I’ve made a couple of changes here at Weird South, mainly our title. Although I will swear there is always something weird going on in the South, I wanted to branch out and spotlight the many wild things happening as well.
The blog has been re-christened “Weird, Wacky and Wild South.” How's that for covering all bases?
I travel the South on a regular basis as a food and travel writer — it’s my niche and I love it — so I will be spotlighting all kinds of weird, wacky and wild things going on. And to be honest, when I’m wearing my travel writer hat on assignment, I see so many awesome things I want to write about and they are not always weird, so this gives me an opportunity to fill up my blog pages more often. Which makes me very happy.
Festivals devoted to strange things, such as the Breaux Bridge Crawfish Festival where you can view crawfish races in addition to eating really well and listening to outstanding music.
Austin’s Museum of the Weird because, as they say, “Keep Austin Weird!”
A giant peanut in Plains, Georgia, dedicated to a former president.
Worm charming in northern Florida. Yes, you heard right.
This week I’m going to discuss one of my greatest loves — Festival International de Louisiane in Lafayette, Louisiana, North America’s largest free franchophone festival which celebrates its 30th year in 2016. I heard about this festival for years but, being from New Orleans, would attend the New Orleans Jazz and Heritage Festival instead, held on the same weekend. When I moved to Baton Rouge to work at the newspaper there, I finally got over to Lafayette and have been hooked ever since.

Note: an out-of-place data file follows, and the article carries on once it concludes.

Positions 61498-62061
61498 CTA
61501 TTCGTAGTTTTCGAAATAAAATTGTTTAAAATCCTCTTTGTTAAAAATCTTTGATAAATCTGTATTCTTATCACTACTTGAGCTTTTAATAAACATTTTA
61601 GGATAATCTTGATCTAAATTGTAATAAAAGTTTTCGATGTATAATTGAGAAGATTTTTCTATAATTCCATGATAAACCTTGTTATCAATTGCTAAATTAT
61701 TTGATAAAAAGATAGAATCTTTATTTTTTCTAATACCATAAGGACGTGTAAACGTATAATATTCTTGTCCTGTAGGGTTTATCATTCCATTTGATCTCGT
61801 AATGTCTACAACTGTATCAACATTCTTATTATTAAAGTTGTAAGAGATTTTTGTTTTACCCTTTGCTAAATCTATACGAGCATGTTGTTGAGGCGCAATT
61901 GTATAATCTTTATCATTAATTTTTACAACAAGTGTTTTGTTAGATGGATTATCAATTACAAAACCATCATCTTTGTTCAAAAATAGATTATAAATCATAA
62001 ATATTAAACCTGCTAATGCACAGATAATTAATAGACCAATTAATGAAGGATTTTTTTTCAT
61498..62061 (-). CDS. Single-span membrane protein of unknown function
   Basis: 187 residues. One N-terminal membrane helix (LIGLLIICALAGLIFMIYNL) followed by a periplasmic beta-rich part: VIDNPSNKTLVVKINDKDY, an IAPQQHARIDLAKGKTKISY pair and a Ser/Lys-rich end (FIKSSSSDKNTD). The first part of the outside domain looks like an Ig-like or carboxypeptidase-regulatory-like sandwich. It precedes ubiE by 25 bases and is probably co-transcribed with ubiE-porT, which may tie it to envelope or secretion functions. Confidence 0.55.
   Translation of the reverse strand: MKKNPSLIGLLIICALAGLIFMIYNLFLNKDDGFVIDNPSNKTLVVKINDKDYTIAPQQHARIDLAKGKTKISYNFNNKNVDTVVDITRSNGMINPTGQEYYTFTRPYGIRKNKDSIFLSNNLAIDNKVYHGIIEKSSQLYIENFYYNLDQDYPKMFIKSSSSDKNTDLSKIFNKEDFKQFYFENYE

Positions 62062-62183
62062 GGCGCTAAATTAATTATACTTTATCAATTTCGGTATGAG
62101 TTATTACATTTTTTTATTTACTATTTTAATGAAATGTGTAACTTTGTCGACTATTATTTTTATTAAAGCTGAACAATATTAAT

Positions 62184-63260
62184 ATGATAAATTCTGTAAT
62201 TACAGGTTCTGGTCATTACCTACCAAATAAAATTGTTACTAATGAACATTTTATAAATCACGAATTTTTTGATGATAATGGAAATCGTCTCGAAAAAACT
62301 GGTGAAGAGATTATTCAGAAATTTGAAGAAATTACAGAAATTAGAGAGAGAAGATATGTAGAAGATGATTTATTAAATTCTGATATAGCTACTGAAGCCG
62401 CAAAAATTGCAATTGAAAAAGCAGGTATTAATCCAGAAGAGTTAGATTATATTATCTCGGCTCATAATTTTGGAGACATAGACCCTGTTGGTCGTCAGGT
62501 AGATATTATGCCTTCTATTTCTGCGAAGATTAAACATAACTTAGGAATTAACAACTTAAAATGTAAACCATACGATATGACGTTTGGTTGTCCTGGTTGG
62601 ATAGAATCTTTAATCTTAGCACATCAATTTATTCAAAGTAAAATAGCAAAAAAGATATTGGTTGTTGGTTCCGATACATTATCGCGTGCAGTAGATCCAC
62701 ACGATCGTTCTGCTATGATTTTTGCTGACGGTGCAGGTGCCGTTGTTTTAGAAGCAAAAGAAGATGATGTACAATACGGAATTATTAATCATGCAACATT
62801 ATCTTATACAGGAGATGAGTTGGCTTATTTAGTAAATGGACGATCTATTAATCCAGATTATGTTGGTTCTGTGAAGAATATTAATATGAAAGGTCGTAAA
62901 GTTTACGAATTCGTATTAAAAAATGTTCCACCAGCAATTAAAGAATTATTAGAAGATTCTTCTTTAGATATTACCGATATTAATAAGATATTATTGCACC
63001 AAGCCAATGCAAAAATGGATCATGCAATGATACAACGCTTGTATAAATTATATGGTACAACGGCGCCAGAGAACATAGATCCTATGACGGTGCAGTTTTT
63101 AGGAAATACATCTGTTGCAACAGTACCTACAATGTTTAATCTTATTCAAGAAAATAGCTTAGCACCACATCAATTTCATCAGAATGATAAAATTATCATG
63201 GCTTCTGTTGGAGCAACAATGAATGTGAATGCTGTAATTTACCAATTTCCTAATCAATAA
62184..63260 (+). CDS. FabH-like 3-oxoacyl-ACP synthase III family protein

Here’s how it works and what’s special about this unique event.
Festival International was created in 1986 to celebrate the region’s French cultural heritage but also the influences of African, Caribbean and Hispanic cultures. Bands visit from all over the Francophone world, including the countries of Africa, the Caribbean and Europe, the French-speaking areas of Asia and various provinces of Canada, as well as artists hailing from the United States and, of course, Louisiana.
The festival is held the last full week of April — this year April 20-24 — which is also the first week of Jazz Fest in New Orleans. The coordination of festivals allows foreign bands to afford to travel to Louisiana, playing one festival one weekend and the other the next.
As for Lafayette’s Festival International de Louisiane, there are five stages throughout downtown Lafayette with all the music free! In addition, there’s arts and crafts, food and special events such as cooking demonstrations, theatrical performances, cultural discussions and the Courir du Festival 5K Run.
Want a taste of what’s being offered this year? Check out the festival’s YouTube video of visiting artists. Also, the Lafayette Convention and Visitor’s Commission has been spotlighting “30 Years of Festival,” a retrospective by Lafayette photographer Phillip Gould.
And when you go, be sure and greet others by saying, "Happy Festival" or "Bonne Fete de Festival." It's what we do.
For a complete lineup, information on other events and to create your own schedule, visit the Festival International website: www.festivalinternational.com.